tter equipped for life under such circumstances, and to eliminate those less suited to the locality; and thus the fittest would tend to survive. But it does not indicate any design on the part of the birds themselves, nor any deliberate attempt to develop those characteristics; it is rather that such characteristics, once started by natural variation, tend to emphasize themselves in the lapse of time.

No doubt fear has played an enormous part in the progress of the human race itself. The savage whose imagination was stronger than that of other savages, and who could forecast the possibilities of disaster, would wander through the forest with more precaution against wild beasts, and would make his dwelling more secure against assault; so that the more timid and imaginative type would tend to survive longest and to multiply their stock. Man in his physical characteristics is a very weak, frail, and helpless animal, exposed to all kinds of dangers; his infancy is protracted and singularly defenceless; his pace is slow, his strength is insignificant; it is his imagination that has put him at the top of creation, and has enabled him both to evade dangers and to use natural forces for his greater security. Though he is the youngest of all created forms, and by no means the best equipped for life, he has been able to go ahead in a way denied to all other animals; his inventiveness has been largely developed by his terrors; and the result has been that whereas all other animals still preserve, as a condition of life, their ceaseless attitude of suspicion and fear, man has been enabled by organisation to establish communities in which fear of disaster plays but little part. If one watches a bird feeding on a lawn, it is strange to observe its ceaseless vigilance. It takes a hurried mouthful, and then looks round in an agitated manner to see that it is in no danger of attack. Yet it is clear that the terror in which all wild animals seem to live, and without which self-preservation would be impossible, does not in the least militate against their physical welfare. A man who had to live his life under the same sort of risks that a bird in a garden has to endure from cats and other foes, would lose his senses from the awful pressure of terror; he would lie under the constant shadow of assassination.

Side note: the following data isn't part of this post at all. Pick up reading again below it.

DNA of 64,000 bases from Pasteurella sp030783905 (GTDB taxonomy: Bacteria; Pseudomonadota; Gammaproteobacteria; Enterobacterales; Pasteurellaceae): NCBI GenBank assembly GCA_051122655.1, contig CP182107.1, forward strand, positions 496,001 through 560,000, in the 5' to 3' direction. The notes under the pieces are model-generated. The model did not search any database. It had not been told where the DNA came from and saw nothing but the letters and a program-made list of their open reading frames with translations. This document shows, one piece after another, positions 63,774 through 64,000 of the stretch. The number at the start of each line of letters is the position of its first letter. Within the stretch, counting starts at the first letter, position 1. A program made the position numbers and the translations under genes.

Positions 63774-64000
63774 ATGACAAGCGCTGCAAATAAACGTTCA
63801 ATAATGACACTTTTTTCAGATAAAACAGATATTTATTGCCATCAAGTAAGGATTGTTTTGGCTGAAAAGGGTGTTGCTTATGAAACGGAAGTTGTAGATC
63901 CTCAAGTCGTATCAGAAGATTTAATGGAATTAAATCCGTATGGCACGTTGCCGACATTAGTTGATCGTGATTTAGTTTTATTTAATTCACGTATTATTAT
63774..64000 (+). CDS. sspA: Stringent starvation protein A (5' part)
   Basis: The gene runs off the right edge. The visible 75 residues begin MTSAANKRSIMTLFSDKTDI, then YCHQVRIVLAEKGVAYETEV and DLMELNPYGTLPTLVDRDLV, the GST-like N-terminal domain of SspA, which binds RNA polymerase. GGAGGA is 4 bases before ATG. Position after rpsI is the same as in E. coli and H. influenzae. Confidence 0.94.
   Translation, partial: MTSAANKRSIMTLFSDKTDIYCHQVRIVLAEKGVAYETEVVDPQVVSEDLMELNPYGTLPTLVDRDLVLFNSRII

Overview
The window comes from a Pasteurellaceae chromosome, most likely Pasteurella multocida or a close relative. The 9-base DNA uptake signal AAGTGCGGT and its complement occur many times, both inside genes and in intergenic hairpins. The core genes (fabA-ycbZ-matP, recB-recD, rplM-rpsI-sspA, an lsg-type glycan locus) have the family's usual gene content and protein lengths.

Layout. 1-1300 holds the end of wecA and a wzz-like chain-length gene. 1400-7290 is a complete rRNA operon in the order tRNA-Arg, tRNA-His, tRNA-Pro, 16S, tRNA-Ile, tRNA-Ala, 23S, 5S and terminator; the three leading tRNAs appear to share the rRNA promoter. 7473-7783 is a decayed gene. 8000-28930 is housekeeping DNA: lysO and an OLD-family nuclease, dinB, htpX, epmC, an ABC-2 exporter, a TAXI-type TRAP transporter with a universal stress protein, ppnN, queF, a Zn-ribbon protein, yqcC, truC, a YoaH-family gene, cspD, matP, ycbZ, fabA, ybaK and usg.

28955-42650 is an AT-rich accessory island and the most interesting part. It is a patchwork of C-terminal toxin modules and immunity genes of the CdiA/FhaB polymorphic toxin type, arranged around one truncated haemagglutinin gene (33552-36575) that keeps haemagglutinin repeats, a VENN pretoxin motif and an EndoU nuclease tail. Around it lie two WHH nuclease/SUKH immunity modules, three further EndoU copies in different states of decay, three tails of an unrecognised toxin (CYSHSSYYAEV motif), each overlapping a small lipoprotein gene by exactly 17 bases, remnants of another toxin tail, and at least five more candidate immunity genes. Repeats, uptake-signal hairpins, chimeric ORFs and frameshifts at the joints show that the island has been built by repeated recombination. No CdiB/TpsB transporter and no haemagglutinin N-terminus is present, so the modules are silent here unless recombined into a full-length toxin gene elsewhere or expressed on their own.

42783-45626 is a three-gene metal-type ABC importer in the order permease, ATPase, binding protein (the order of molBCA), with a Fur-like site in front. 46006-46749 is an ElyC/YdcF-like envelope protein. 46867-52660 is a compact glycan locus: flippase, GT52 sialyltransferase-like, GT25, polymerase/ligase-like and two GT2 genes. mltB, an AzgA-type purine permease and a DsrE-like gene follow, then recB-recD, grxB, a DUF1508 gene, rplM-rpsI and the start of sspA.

But the singular thing in Nature is that she preserves characteristics long after they have ceased to be needed; and so, though a man in a civilised community has very little to dread, he is still haunted by an irrational sense of insecurity and precariousness. And thus many of our fears arise from old inheritance, and represent nothing rational or real at all, but only an old and savage need of vigilance and wariness.

One can see this exemplified in a curious way in level tracts of country. Everyone who has traversed places like the plain of Worcestershire must remember the irritating way in which the roads keep ascending little eminences, instead of going round at the foot. Now these old country roads no doubt represent very ancient tracks indeed, dating from times when much of the land was uncultivated. They get stereotyped, partly because they were tracks, and partly because for convenience the first enclosures and tillages were made along the roads for purposes of communication. But the perpetual tendency to ascend little eminences no doubt dates from a time when it was safer to go up, in order to look round and to see ahead, partly in order to be sure of one's direction, and partly to beware of the manifold dangers of the road.

And thus many of the fears by which one is haunted are these old survivals, these inherited anxieties. Who does not know the frame of mind when perhaps for a day, perhaps for days together, the mind is oppressed and uneasy, scenting danger in the air, forecasting calamity, recounting all the possible directions in which fate or malice may have power to wound and hurt us? It is a melancholy inheritance, but it cannot be combated by any reason. It is of no use then to imitate Robinson Crusoe, and to make a list of one's blessings on a piece of paper; that only increases our fear, because it is just the chance of forfeiting such blessings of which we are in dread! We must simply remind ourselves that we are surrounded by old phantoms, and that we derive our weakness from ages far back, in which risks were many and security was rare.